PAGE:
E 13 TRS Plus 9-46T 11 Speed and 12 Speed Cassettes

Size:11 Speed 9-46

E*Thirteen is a really annoying company name.  It’s a pain to type into a search bar, with that * thing, which, among other things, reminds me of the end of a hot dog.  

They are not Kurt Vonnegut.  It is not there to be funny.  Anyway, E Hot Dog End 13, as I will call them, makes mostly downhill "brah" type parts.  Flat brim approved.  I try to steer clear of most "brah sick-flow brah" gear, if only so I don’t find my hat brim slowly uncurling and flattening out.  There is a link between flat brimmers and flat earthers, ALLEGEDLY.  

Here at Analog, we’re not opposed to poaching good tech though, and although I don’t need a crankset that looks like it was designed by a 13 year old kid, I do like me a wide range cassette.  Those have wider application than just Endurbroing around.  Like bike packing, or touring, or just 1x road applications, like I have on my Veloci Plan Big.  

Back in the waybacks, when Pontiac was still a car company, and DiscoVision was thought to be the future of home movies, we thought that any cog smaller than a 13 tooth cog was going to generate massive amounts of friction, like a visit to the in-laws during an election cycle.  

Frank Berto, whom I love dearly, did a bunch of friction tests, and found that the smaller the cog, the more friction was generated.  This is true!  Why, you ask?  Because the chain has to bend more to go around a smaller cog, so the links travel in a longer arc, generating more friction.  That said, Campagnolo, who wouldn’t release something ‘slow’, have a 9 tooth driver on their new Ekar gravel group, and SRAM’s new AXS Red groupo, which is made for top level competition, features a 10 tooth cog on it’s cassette.  These folks wouldn’t use these small cogs if it was going to make someone lose watts.  So my guess is this:  When Frank was testing chains, chains were tighter, they had to shift across less gears.  Now chains are thinner and more flexible.  They come with more side to side wiggle than older chains.  And these new chains might not be quite as efficient on a 9 or 10 tooth cog as they are on a 11 or 13 tooth, but you will not be able to feel any difference.  You will however, be able to run a smaller big ring and still motor along reasonably fast.  I run a 36t chainring on my Veloci, and this 9-46 cassette.  That’s the same top gear inch number as a 44t chainring x 11t cog, which is plenty fast enough in my slow book.  You spin out a 44t on the regular?  Get a bigger ring.  A 40t ring gets you to the equivalent of a 50t x 11t, but you’d have a lower low gear than a typical road compact set up with a 34t middle ring and a 32t low gear on your cassette.  In other words, this cassette kicks the ass of a normal ‘wide range’ compact race set up.  It’s less expensive, and lighter too.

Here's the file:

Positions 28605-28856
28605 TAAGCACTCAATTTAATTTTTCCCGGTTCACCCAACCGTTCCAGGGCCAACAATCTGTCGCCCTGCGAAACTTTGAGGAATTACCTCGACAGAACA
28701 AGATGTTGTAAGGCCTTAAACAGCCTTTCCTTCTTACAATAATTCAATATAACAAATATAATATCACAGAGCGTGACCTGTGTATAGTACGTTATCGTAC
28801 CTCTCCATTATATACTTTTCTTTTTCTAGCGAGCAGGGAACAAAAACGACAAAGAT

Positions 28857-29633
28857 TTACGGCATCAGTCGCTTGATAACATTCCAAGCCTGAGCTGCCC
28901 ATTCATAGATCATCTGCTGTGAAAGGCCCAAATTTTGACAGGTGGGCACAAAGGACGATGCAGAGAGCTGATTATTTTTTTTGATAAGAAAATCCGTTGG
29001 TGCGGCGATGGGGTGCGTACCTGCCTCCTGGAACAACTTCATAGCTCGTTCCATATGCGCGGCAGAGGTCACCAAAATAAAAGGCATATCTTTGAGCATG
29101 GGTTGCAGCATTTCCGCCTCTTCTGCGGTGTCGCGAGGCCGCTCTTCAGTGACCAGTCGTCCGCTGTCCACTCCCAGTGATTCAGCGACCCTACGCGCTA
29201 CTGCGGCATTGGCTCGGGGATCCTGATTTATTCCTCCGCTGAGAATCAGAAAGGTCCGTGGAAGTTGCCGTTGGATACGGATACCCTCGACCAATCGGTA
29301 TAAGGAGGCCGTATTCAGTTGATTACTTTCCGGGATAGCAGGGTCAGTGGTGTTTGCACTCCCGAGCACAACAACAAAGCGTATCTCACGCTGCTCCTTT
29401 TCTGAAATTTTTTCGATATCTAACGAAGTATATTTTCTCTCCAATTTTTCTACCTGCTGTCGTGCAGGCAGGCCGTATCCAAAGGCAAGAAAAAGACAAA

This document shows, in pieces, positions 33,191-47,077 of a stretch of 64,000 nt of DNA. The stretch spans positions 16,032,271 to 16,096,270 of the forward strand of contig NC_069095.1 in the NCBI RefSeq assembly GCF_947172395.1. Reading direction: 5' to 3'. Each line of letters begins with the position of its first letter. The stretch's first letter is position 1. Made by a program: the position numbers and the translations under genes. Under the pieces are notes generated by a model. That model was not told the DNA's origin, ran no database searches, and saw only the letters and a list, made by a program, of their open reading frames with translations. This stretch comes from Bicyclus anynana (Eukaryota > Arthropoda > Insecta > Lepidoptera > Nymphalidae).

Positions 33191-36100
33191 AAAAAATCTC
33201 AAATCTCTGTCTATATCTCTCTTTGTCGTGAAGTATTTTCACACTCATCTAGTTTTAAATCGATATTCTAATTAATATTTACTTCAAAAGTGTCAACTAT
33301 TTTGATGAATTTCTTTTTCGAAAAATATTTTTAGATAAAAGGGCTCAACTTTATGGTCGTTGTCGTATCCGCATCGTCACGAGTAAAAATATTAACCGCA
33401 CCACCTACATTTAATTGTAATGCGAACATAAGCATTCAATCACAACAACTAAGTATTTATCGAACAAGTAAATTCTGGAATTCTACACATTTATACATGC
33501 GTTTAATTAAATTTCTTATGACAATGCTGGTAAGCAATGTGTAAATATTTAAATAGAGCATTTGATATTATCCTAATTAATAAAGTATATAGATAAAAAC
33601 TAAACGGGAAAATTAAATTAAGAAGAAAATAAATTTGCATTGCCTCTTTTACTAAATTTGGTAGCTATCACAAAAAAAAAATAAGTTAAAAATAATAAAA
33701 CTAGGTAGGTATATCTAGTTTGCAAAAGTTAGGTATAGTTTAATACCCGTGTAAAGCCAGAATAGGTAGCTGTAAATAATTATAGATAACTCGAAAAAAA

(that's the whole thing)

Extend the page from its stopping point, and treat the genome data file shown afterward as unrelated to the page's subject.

Putting the cassette together and taking it apart are a bit of a hassle.  You need two chainwhips and you really wanna read the directions.  It’s not hard, but it’s nothing like how you take a normal cassette apart. Works with XD/XDR freehub bodies only.

Two things about this cassette to know, besides what’s already been said.  One:  E Hot Dog End 13 isn’t SRAM or Shimano. The shifting isn’t as good.  Look, I don’t mean that it’s bad, it’s not.  At all.  It’s good, it’s just like a 94% vs a 100%.  For everyone but elite level riders, this is a non issue.  It’s also a bit noisier, not because the shifting isn’t as good, but because of the way the cassette is made.  The first 10 gears are made out of one piece of steel, in a sort of dome shape.  Ostensibly so you can smuggle potent potables across the boarder.  That dome shape sort of is like a resonator, and it makes the shift a bit louder.  I wouldn’t ride it if it was annoying, it’s just a thing to be aware of if you are hyper particular about your bike bits. 

Nut shell: very useful range, relatively affordable for a high tech cassette, shifts fine, decently light.  Good work E hot dog star 13!

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